An exasperated mom who was tired of hearing the incessant “asks” for more and last-minute Christmas list additions sternly warned her tween-aged kids: “No more asking for anything until after Christmas.” And then she became quite convicted, realizing that what she is trying to teach her children is what her own heart struggles with the most.
I rush, and I rush, and I rush, to get the perfect gift for all the people. The family I love and the teachers who’ve poured so much into our family, and maybe we should get a little something for our mail carrier too? I find that my list grows longer the further into December we get, not only the list of gift items that my kids say they “Really Really REALLY” want this year, but also the list of those I’m buying gifts for, and, if I’m honest, the gifts that I hope to be given, too.
There’s something beautiful about the gift-giving at Christmas. I was talking to my daughters (who, to their credit, have been reigning in their “I wants” since the mini-lecture I gave them) about the best gift that they’ve ever received. One of them piped up, “It’s Jesus, of course!” It is because the world received The Best Gift we could ever have, and The Only Gift we ever needed, and The Gift we could never afford or earn or attain, that we celebrate the season of Christ’s coming through gift-giving.
But when does all the gift-giving, and the accompanying gift-buying, become a thinly veiled excuse for more, more, more that consumes me in the way consumerism always does? In consuming things I become a magnet for all the marketing, the Cyber Monday, and the Black Friday, and the last-minute-free-shipping, and the Kohl’s cash, and all.the.things. I become obsessive about finding the right gift, or the best gift, or the most thoughtful gift, and I can make all the gift-giving all about me.
Advent stops me in my tracks. True Advent, which is a liturgical season set aside in the church calendar specifically to prepare our hearts in anticipation of the celebration of the feast of Christmas, is something that so easily passes me by. But God is gracious, and I found a book that’s helped our family re-focus, because it’s helping me focus on the waiting and the longing that God’s people experienced for centuries between the Garden and the Manger. This anticipation and hope is parallel to us who live after the time of Christ’s birth, life, death, and resurrection, and before He returns to restore all things in glory. It’s the theological concept of “already and not yet” – the looking back and remembering what God’s already done in redemptive history, and the present-day reality that we don’t yet experience the world as fully redeemed. Scripture is woven through the pages of this devotional, called Shadow and Light by Tsh Oxenreider: a short daily reading, a contemplative question, a song to listen to and art to reflect on. God is using this book to remind me to REST. To BE.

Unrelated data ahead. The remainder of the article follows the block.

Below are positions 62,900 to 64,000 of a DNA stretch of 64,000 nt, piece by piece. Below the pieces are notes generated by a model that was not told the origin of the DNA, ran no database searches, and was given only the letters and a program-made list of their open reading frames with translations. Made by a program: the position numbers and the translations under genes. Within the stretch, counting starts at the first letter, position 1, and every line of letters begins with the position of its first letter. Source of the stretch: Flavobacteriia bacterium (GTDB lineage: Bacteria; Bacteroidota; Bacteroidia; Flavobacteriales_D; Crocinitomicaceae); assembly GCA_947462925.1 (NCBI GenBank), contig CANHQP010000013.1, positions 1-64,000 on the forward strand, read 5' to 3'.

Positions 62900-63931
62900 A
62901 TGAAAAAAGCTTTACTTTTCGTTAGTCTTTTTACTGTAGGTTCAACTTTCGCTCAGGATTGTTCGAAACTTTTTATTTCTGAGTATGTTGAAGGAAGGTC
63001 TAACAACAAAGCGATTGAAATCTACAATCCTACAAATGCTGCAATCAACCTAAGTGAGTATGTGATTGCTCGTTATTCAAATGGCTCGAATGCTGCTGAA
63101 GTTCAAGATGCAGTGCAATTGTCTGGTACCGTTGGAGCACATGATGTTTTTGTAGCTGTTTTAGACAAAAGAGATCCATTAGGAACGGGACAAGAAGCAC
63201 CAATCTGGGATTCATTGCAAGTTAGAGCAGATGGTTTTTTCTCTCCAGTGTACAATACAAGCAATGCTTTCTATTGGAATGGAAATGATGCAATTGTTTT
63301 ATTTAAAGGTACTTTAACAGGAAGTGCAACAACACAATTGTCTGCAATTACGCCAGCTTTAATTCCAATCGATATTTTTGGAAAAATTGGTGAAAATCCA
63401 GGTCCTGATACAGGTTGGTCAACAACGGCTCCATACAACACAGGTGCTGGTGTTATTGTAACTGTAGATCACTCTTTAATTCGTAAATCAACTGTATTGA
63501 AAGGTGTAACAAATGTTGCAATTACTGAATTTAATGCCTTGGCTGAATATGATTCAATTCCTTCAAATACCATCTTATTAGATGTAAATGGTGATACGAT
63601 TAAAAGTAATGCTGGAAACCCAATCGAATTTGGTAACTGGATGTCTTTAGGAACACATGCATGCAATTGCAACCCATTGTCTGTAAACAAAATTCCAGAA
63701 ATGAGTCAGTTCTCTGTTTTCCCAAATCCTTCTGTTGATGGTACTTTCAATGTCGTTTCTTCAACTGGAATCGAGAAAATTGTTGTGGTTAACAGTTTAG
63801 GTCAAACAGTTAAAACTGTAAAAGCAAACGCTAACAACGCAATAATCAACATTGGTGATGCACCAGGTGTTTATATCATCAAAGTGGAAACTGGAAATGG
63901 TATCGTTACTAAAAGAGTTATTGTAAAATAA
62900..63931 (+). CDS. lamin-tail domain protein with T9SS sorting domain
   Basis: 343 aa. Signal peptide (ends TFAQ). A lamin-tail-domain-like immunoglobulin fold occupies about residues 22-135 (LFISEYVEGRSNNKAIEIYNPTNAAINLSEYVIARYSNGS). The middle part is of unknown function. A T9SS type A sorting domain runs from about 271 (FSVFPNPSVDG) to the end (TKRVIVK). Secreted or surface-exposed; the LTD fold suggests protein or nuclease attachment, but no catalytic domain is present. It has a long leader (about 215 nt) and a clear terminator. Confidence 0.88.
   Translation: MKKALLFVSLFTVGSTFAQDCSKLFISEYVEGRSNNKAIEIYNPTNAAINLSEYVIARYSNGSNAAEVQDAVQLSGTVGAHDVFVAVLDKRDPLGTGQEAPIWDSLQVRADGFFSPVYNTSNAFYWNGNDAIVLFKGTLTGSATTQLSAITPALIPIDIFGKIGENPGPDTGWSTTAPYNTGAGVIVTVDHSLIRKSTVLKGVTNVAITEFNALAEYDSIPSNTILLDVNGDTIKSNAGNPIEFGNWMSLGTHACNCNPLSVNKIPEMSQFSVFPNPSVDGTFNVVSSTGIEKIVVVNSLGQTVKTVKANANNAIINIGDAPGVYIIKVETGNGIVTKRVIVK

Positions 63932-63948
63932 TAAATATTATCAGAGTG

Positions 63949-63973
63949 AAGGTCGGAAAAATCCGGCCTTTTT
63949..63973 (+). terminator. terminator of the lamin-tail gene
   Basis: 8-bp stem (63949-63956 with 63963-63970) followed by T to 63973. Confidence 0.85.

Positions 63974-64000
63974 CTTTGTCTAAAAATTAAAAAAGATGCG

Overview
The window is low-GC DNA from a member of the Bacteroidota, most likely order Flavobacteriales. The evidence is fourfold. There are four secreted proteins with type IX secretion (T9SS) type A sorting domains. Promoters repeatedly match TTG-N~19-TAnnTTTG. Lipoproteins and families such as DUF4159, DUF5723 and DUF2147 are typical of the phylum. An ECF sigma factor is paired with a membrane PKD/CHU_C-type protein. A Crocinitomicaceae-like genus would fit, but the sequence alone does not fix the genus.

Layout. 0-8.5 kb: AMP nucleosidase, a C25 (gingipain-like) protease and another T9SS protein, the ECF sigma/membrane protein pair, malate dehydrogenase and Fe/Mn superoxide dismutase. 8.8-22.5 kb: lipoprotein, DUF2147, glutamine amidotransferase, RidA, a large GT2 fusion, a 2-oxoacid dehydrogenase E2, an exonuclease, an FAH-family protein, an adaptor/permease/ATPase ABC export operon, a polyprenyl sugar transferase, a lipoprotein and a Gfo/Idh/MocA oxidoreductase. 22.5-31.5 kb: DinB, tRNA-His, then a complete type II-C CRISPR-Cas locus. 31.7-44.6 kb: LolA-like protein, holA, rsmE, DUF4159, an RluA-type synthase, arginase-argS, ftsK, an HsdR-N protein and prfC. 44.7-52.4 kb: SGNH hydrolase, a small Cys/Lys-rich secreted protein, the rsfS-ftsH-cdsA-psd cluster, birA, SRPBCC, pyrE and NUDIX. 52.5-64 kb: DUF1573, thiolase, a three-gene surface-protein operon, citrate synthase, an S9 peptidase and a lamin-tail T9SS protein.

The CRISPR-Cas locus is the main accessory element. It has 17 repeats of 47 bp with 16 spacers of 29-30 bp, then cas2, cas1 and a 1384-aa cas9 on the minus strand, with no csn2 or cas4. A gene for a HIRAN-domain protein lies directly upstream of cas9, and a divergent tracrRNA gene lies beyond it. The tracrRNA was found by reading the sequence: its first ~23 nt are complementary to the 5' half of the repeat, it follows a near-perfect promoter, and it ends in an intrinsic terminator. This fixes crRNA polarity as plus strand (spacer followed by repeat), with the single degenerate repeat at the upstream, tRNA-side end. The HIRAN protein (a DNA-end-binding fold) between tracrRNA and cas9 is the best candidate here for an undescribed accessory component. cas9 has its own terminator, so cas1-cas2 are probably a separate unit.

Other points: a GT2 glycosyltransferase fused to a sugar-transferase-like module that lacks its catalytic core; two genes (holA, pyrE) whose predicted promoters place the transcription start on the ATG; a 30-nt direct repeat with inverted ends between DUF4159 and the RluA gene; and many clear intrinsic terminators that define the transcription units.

And God also used a dear friend’s good question in early December, “What can you take off your plate?” She was addressing a group of us on a Marco Polo … and how it struck me as I was in the very middle of a very busy – and fun! – weekend where I was racing from one event and to-do item to the next. I didn’t have an immediate answer, but it was the kind of question that stayed with me, the Spirit bringing it to mind at various points as I evaluated my days and my lists. I began asking, “What don’t I need to do/buy/attend?”
I don’t know what that answer is for you. It won’t be the same as it is for me, but it’s worth asking.
Instead of chasing the answer to, “What more do I need to do or buy to be ready for Christmas?”, I’m seeking to consider what I don’t need to do or buy so that I can be more peacefully present with the family, friends, and church community I’ll gather with in these next days.-Heather Nelson / hidden glory / heatherdavisnelson.com